from cc.engine import routing

def load_controller(string):
    module_name, func_name = string.split(':', 1)
    __import__(module_name)
    module = sys.modules[module_name]
    func = getattr(module, func_name)
    return func

def ccengine_app(environ, start_response):
    """
    Really basic wsgi app using routes and WebOb.
    """
    request = Request(environ)
    path_info = request.path_info
    route_match = routing.mapping.match(path_info)
    if route_match is None:
        if not path_info.endswith('/') 
                and request.method == 'GET' 
                and routing.mapping.match(path_info + '/'):
            new_path_info = path_info + '/'
            if request.GET:
                new_path_info = '%s?%s' % (
                    new_path_info, urllib.urlencode(request.GET))
            redirect = exc.HTTPTemporaryRedirect(location=new_path_info)
            return request.get_response(redirect)(environ, start_response)
        return exc.HTTPNotFound()(environ, start_response)
    controller = load_controller(route_match['controller'])
    request.start_response = start_response
    request.matchdict = route_match
    return controller(request)(environ, start_response)

def ccengine_app_factory(global_config, **kw):
    return ccengine_app

The main method of importance in this module is ccengine_app. This is a really simple WSGI application: it takes routes as defined in cc.engine.routes (which uses the very enjoyable Routes package) and sees if the current URL (or, the path_info portion of it) matches that URL. If it finds a result, it loads that controller and passes a WebOb-wrapped request into it, with any special URL matching data tacked into the matchdict attribute. And actually, the only reason that this method is even so long at all is because of the “if route_match is None” block in the middle: that whole part is providing APPEND_SLASH=True type functionality, as one would find in Django. (Ie, if you’re visiting the url “/licenses”, and that doesn’t resolve to anything, but the URL “/licenses/” does, redirect to /licenses/.) The portions before and after are just getting the controller for a url and passing the request into it. That’s all! (The current app.py is a few lines longer than this, utilizing a callable class rather than a method in place of ccengine_app for the sake of configurability and attaching a few more things onto the request object, but not longer or complicated by much. The functionality otherwise is pretty much the same.)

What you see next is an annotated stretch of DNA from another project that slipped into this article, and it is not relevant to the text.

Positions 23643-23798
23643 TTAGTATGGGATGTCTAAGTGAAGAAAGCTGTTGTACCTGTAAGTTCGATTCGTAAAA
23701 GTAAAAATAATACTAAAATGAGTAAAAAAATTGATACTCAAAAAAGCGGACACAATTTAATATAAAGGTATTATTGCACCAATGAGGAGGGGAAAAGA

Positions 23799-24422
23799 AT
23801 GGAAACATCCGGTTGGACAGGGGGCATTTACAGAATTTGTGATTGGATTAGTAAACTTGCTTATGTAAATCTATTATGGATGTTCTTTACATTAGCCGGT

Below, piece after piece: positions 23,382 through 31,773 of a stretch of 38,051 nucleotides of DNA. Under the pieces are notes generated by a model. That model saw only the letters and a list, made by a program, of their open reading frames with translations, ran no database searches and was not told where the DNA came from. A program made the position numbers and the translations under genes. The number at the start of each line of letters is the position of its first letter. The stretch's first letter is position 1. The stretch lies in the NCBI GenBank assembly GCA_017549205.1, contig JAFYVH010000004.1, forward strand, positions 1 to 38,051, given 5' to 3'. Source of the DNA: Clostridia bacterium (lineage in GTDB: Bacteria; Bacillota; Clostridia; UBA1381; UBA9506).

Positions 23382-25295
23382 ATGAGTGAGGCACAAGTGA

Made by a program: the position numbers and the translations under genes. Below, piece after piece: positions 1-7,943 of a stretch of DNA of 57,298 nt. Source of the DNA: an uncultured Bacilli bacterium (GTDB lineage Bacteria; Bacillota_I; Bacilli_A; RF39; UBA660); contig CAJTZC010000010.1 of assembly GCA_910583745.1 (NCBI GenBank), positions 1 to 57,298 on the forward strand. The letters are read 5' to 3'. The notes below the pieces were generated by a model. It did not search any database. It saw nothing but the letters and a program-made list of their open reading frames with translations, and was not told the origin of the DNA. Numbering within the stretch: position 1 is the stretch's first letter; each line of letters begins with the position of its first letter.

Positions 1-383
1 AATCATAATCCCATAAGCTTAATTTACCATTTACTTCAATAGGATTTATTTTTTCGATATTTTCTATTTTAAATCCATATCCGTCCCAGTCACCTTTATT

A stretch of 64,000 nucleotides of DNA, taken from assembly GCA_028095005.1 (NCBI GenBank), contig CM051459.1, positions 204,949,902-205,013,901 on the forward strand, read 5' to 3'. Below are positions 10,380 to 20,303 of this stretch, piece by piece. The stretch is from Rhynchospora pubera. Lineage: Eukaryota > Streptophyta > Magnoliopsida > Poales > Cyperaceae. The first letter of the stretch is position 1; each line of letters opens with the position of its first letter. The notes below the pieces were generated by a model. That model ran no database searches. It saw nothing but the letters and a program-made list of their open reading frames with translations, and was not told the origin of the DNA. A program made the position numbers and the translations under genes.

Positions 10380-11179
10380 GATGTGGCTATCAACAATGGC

Most interesting is that I swapped in this code, changed over the routing, fired up the server and.. it pretty much just worked. I swapped out a framework for about a 50 line module and everything was just as nice and functioning as it was. In fact, with the improved routing provided by Routes, I was able to cut out the fake routing view, and thus the amount of code was actually *less* than what it was before I stripped out the framework. Structurally there was no real loss either; the application still looks familiar to that you’d see in a pylons/django/whatever application.

I’m still a fan of frameworks, and I think we are very fortunate to *have* Zope, Pylons, Django, Repoze.bfg, and et cetera. But in the case of cc.engine I do believe that the position we are at is the right one for us; our needs are both minimal and special case, and the number of components out there for python are quite rich and easily tied together. So it seems the best framework for cc.engine turned out to be no framework at all, and in the end I am quite happy with it.

ADDENDUM: Chris McDonough’s comments below are worth reading.  It’s quite possible that the issues I experienced were my own error, and not repoze.bfg’s.  I also hope that in no way did I give the impression that we moved away from repoze.bfg because it was a bad framework, because repoze.bfg is a great framework, especially if you are using a lot of zope components and concepts.  It’s also worth mentioning that the type of setup that we ended up at, as I described, probably wouldn’t have happened unless I had adapted my concepts directly from repoze.bfg, which does a great job of showing just how usable Zope components are without using the entirety of Zope itself.  Few ideas are born without prior influence; repoze.bfg was built on ideas of Zope (as many Python web frameworks are in some capacity), and so too was the non-framework setup I described here based on the ideas of repoze.bfg.  It is best for us to be courteous to giants as we step on their shoulders, but it is also easier to forget or unintentionally fail to extend that courtesy as I may have done here.  Thankfully I’ve talked to Chris offline and he didn’t seem to have taken this as an offense, so for that I am glad.

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MediaWiki, the application platform

nathan, January 8th, 2010

As noted on the CC weblog and elsewhere, AcaWiki launched back in October. I’m much later noting the launch, which is really inexcusable since CC did much of the tech buildout. AcaWiki is only the most recent example of our work with Mediawiki and Semantic Mediawiki. Both are critical pieces of our infrastructure here, and tools we’d like to see developed further. One area that we’ve brainstormed but not attempted to implement is the idea of “actions”; you can read an overview of the idea here.